By Matthew Kearns, DVM
My last article focused on the older treatments for atopic dermatitis with some of the treatments largely ineffective in more severe cases and, others, having too many adverse side effects. Very briefly, atopic dermatitis in pets is defined as, “a chronic, itchy, inflammatory skin condition that occurs in genetically predisposed animals,” or a rash associated with seasonal allergies. Here are some of the newer medications available for the treatment of atopic dermatitis.
Cyclosporine (Atopica®): cyclosporine is classified as an immunosuppressant but, overall, it is much safer than corticosteroids (cortisone derivatives) long term for the use of treating chronic atopic dermatitis. Cyclosporine prevents the activation of a certain type of white blood cell called T cells and the inhibition of certain chemicals called interleukins, as well as others. The main side effect is gastrointestinal (nausea, vomiting, diarrhea, flatulence). Cyclosporine has also been linked to increased risk of certain types of neoplasia (tumors, cancer) in certain breeds.
Oclacitinib (Apoquel®): oclancitinib is classified as a novel, selective immunosuppressant. Oclancitinib inhibits the enzyme janus kinase. Janus kinase acts as a signal for the immune system to attract cytokines, or mediators of inflammation. Specifically, oclancitinib inhibits a type of cytokine called interleukins. The interleukins inhibited are pro-inflammatory. There is a benefit to inflammation in immune responses to fight diseases however, the interleukins inhibited are responsible for itching and rashes associated with atopic dermatitis. At least 60% of dogs have responded with a substantial decrease in itching and rashes when oclancitinib is used long term.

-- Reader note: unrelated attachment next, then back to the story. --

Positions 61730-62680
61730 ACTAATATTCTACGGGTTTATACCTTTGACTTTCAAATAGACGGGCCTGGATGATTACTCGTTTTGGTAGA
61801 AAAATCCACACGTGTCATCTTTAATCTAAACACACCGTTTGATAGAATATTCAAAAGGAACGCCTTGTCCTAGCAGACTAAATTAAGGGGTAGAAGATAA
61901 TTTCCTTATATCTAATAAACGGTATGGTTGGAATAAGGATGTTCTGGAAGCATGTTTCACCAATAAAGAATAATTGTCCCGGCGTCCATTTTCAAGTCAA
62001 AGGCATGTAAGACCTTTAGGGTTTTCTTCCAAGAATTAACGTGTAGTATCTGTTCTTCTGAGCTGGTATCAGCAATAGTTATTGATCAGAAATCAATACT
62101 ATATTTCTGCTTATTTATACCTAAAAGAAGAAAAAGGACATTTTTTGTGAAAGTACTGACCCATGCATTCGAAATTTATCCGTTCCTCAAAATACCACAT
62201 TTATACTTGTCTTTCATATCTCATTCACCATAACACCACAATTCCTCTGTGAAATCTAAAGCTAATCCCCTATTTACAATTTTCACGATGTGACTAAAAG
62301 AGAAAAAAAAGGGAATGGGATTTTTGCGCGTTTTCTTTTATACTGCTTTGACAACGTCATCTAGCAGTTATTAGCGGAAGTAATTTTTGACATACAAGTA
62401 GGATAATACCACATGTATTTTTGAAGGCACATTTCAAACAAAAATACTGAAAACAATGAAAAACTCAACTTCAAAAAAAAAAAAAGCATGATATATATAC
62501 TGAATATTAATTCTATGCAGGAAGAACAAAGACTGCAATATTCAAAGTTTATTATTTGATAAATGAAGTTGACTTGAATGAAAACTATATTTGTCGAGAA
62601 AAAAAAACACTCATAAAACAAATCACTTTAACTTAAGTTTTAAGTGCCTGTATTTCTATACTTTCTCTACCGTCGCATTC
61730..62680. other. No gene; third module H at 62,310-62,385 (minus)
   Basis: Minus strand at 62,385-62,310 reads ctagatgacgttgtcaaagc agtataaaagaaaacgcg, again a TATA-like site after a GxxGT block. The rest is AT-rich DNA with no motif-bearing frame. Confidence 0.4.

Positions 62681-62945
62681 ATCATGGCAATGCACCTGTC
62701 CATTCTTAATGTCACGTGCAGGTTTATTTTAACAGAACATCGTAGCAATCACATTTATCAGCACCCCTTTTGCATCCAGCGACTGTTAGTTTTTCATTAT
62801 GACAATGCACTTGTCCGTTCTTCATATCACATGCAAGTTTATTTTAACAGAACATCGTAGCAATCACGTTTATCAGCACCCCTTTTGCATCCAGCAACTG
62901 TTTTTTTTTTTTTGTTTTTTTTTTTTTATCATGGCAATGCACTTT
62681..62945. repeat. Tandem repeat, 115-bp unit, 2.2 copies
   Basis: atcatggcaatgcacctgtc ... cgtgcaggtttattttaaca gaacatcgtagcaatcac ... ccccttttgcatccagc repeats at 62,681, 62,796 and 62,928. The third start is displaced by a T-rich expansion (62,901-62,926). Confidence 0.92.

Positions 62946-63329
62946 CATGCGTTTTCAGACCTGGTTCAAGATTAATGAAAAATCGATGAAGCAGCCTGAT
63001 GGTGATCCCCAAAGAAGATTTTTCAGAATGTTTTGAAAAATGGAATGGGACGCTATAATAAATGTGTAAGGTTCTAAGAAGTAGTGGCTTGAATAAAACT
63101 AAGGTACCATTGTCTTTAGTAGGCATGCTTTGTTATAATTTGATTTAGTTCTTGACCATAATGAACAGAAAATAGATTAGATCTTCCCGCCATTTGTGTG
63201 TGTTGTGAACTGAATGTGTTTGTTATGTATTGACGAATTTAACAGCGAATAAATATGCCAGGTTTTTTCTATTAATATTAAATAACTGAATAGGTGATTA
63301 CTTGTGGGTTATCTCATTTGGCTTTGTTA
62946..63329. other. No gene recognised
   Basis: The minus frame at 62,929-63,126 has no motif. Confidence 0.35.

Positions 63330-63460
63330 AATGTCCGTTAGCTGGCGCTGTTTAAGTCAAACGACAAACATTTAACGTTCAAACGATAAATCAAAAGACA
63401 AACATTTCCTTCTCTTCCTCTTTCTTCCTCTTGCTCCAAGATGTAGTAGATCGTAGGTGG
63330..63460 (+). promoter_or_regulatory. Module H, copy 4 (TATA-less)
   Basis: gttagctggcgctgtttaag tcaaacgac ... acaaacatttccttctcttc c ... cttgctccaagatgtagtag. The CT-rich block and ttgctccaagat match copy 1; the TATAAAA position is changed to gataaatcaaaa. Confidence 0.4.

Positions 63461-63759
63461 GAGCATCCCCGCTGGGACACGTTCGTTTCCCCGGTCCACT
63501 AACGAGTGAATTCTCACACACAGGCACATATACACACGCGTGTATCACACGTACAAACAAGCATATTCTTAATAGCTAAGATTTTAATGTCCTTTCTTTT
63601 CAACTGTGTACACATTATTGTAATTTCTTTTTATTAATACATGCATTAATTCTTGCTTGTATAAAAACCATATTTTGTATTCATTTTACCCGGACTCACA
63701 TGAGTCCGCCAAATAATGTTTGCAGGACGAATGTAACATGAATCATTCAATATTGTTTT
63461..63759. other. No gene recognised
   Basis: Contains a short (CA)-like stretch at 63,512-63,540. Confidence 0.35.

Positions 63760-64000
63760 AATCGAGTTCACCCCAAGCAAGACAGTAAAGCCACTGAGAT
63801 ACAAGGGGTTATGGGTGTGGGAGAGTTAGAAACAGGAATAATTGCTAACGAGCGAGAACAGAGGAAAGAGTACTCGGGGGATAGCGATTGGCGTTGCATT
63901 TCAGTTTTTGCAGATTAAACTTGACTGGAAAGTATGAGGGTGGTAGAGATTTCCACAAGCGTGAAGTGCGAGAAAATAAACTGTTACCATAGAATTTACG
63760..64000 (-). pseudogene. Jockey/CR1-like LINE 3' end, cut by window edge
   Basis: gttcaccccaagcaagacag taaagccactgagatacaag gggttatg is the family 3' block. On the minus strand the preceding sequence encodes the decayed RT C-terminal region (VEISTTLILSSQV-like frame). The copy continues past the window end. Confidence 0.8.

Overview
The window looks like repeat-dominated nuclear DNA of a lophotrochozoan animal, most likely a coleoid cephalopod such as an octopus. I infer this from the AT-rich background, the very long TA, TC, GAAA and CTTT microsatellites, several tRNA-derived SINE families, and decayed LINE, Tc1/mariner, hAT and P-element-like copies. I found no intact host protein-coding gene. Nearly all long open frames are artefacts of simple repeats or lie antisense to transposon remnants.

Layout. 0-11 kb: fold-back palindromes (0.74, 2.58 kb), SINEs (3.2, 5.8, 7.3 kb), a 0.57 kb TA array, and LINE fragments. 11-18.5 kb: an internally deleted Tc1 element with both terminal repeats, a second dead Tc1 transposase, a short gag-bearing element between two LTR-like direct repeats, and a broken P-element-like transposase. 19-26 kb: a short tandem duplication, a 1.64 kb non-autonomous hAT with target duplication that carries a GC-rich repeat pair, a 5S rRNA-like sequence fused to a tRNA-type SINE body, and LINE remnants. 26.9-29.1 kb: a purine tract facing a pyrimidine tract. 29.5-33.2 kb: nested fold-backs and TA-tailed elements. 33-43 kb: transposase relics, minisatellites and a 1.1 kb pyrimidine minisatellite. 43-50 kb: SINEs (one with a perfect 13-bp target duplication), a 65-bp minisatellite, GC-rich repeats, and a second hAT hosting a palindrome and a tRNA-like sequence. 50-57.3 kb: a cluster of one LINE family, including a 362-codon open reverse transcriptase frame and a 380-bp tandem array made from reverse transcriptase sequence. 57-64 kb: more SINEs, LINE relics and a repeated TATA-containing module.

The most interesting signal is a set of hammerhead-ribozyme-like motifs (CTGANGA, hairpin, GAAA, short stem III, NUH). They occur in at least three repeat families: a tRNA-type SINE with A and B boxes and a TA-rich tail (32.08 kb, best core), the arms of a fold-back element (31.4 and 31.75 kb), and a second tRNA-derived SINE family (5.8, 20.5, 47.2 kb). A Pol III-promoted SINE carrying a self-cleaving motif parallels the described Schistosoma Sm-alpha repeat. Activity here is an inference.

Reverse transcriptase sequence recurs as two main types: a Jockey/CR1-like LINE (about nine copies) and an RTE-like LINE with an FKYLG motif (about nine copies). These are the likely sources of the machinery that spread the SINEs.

Lokivetmab (Cytopoint®): lokivetmab is classified as an anti-canine IL31 monoclonal antibody, but technically lokivetmab is an allergy vaccine. “IL31” is short for interleukin-31. Interleukin-31 is a cytokine that specifically triggers pruritis, or itching in the brain. Injecting itchy dogs with lokivetmab, or antibodies against IL31 reduces itching in over 50% of dogs treated. Unfortunately, lokivetmab is not effective in preventing the rashes and skin infections. Therefore, secondary treatments (antibiotics, antifungals, medicated shampoos or sprays, etc) may be required to manage atopic dermatitis in some patients.
Allergy Specific Immunotherapy (ASIT): this refers to testing for what a patient is allergic to and attempting to desensitize them to those allergens. The testing can be either: serum (blood), or intradermal. Many veterinarians will be able to draw the blood needed to send out for testing. Intradermal testing is usually done under the guidance of a veterinary dermatologist. Testing should include both food and environmental allergens. This way we can avoid certain diets that would definitely cause a reaction, as well as desensitize the body to known environmental allergens with a customized injection or sublingual (under the tongue) drops. Both are quite effective.
I have found that some cases require short courses of some of the old school medications for “flare ups” at certain times of the year even if they are doing well on the new school treatments for most of the year. As always, check with your own veterinarian as to which treatment is best for your pet.
Dr. Kearns practices veterinary medicine from his Port Jefferson office and is pictured with his son Matthew and his dog Jasmine.